feminism needs to include, not exclude, men
We often think of feminism as purely a women’s movement, based on the inclusion of women and the exclusion of men. The phenomena of ‘Sisterhood’ itself, advocating for the solidarity of all women, implies the existence of a movement of women, standing up for women and challenging social institutions that support men. While I have no doubt sisterhood is important, I have some reservations about the idea that feminism will achieve success through the exclusion of men.
Now don’t get me wrong; I am NOT anti-feminist or oblivious to the fact that women face issues that are unique to those that face men. I don’t believe feminists are man haters, and I do understand very well the importance of the fight for equality, and the advocacy of institutional structures that specifically meet the needs of women. It is not any of these things that concern me, but rather, it is the somewhat pervasive idea that feminism is the fight against men that I find concerning.
As a young feminist and social justice advocate, I try my best to always support feminist and pro-equality events. I praise the individuals who organise them, advertise the initiatives or events to my networks and friends, and if possible, I personally attend. I think the fact that these kinds of initiatives seem to be rising in number is wonderful, but the distinction I have observed between what is considered feminist, and what is considered pro-equal is something of a concern.
While social justice events concerned with issues such as access to higher education, the alleviation of poverty, and the importance of individual rights tend to be pro-equality, hostile to any form of individual or group discrimination, it has been within my observation that events labelled “feminist” are somewhat discriminatory: they tend to exclude the welcome participation of men.
This was evident to me at an event I attended during the weekend just gone. ‘Girls Day Out’ was an event to raise funds and awareness for women’s cancers. The event featured expo and market stalls, food and drink, and entertainment. It was decorated mostly with pink and all of the advertising and promotion material claimed that it was an event for women.
But despite this targeted marketing, I took not my Mum or Sister, but my boyfriend along with me to support this event. I ignored the stereotypically feminine advertising, and in the name of gender equality, I thought it seemed right to include men.
In my opinion, this turned out great. Nic was happy to support the pro-women event, and as a med student took great interest in the expo stalls promoting awareness of women’s health. But while I thought I was supporting a pro-equality event, I found that many of the other women attending did not seem to agree with my decision to be pro- gender equality and take a man along to a women’s event.
While walking around and talking to the expo holders, and while looking at the market stalls and watching the entertainment expos, I could feel the hostile stares of many women, and their sisters and daughters.
Nic was even explicitly asked by one woman, ‘What are you doing here? You’re a boy!?’… Yes, it’s true that Nic was definitely the minority in the crowd being male, but as a young feminist I personally thought that this could only be a good thing, not bad.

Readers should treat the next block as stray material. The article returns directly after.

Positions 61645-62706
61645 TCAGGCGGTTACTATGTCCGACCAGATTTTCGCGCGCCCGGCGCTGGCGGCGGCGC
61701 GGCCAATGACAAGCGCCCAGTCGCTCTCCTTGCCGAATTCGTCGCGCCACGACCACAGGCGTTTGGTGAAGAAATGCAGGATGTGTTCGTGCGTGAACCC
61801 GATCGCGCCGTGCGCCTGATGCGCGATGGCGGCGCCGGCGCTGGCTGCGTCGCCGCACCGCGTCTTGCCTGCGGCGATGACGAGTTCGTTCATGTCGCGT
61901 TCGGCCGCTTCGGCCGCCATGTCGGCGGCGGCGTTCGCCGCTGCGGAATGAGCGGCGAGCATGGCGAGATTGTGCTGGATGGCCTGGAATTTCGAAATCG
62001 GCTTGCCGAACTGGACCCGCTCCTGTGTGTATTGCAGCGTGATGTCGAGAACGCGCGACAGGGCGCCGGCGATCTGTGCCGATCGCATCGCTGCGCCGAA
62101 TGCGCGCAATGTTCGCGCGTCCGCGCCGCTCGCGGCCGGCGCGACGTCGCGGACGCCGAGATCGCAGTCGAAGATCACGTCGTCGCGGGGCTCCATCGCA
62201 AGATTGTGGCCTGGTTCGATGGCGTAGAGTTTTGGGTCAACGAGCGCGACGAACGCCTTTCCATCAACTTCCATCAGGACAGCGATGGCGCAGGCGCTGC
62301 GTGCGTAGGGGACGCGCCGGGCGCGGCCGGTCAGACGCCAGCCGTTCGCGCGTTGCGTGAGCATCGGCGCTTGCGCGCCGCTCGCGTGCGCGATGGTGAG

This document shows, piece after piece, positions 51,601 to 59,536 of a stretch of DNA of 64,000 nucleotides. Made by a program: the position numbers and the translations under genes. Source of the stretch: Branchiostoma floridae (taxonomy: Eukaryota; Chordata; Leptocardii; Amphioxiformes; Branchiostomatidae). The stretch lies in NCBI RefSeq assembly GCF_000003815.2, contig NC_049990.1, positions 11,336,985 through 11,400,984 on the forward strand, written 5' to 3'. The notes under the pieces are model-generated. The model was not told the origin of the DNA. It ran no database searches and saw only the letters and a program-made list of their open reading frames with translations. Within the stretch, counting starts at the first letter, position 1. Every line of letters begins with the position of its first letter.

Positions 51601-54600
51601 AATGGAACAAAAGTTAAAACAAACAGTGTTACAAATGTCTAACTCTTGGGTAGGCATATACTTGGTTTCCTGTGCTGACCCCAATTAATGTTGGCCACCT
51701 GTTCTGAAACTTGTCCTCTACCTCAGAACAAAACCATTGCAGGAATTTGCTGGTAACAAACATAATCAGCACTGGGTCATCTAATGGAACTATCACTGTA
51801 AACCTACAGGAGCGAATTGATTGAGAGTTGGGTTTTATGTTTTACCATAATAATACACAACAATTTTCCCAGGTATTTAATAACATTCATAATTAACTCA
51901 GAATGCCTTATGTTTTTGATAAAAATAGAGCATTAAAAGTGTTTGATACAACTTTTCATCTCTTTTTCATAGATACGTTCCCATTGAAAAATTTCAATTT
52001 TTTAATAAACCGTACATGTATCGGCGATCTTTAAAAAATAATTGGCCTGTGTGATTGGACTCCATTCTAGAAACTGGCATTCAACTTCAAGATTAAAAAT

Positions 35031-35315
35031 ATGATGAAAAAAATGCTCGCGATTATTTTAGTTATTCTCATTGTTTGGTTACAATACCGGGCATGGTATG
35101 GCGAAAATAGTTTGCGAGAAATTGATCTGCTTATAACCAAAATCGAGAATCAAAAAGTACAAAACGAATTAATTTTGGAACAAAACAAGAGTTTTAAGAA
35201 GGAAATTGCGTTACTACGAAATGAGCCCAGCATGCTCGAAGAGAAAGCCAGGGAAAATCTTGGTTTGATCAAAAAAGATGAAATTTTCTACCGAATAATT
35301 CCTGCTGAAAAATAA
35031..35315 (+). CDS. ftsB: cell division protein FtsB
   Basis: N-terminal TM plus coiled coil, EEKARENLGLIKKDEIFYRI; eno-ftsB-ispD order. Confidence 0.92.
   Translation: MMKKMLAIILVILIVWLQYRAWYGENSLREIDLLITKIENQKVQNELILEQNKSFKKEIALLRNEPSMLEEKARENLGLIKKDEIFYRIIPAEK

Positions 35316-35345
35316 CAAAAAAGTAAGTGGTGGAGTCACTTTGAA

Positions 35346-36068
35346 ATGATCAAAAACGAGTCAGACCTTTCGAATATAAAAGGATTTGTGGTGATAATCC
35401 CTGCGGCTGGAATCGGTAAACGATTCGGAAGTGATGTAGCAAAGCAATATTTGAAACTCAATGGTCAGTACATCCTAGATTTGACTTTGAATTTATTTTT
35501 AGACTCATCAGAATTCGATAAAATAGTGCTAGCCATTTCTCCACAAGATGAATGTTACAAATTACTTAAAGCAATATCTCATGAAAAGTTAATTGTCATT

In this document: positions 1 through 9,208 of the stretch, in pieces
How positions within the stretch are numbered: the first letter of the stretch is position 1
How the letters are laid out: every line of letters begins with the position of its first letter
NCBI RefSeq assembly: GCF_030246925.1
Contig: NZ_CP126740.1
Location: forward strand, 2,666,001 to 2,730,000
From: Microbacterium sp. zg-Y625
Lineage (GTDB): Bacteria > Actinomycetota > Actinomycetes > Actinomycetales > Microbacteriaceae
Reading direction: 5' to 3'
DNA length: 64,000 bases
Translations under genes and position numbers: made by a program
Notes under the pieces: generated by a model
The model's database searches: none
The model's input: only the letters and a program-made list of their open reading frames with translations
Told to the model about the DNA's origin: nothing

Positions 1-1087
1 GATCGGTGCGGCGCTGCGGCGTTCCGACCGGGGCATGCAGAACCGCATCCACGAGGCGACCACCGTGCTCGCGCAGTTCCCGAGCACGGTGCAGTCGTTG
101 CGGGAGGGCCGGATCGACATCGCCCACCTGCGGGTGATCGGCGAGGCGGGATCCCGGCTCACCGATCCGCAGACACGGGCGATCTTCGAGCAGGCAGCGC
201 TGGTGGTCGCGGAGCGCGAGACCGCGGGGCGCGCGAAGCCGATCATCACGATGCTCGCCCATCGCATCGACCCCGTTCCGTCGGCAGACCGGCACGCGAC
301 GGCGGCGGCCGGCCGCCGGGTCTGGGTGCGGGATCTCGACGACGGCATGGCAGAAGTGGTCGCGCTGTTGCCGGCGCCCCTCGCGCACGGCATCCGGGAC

Surely we should be supporting any male who is willing to attend a pro-women event. Whether it be in support of women’s health, education, or occupational rights, I think that any event considered feminist should be open and in fact SUPPORTIVE of male participation. It’s true that feminism still has a long way to go, and the fight for rights and equality separate to the institutions that support men is still on the go, but personally I think it is only going to be harder to achieve if we continue to exclude men.
The fact is that social institutions still serve the interests of men over women; men still predominantly hold the highest positions of power, and still receive higher awards and prestige than women who are otherwise relatively equal. Yes, this does need to change, but it will be easier if the advocators for change include those who are in more powerful positions, which includes men. If men are the ones with more power, then men are the ones who can effectively influence decisions. If feminism has men in its fight for equality for women, then the fight will be more successful. Feminism needs to include, not exclude men.
When I attended the ‘Girls Day Out’ on the weekend, I felt pretty discontented with the hostility that was posed towards my boyfriend. As a pro gender equality and social justice advocate, I thought that the idea of day out promoting good female health was a fantastic idea. But my thoughts became pretty ambivalent with the discrimination I noticed at the event.
Unfortunately, this is not the first time I’ve noticed such discrimination. There seems to be a recurring theme at the feminist meetings and events I’ve attended of the dominance of women, and the exclusion of men. Very few men attend such events, and when they do they often face hostility and exclusion. To be honest, I’m not sure how intentional this is. Perhaps it’s just that women feel uncomfortable with having men at an event that is aimed at challenging the power of male dominated institutions. But regardless of the reasoning, I think it needs to change. To me, feminism is pro-equality; it is not the exclusion of men.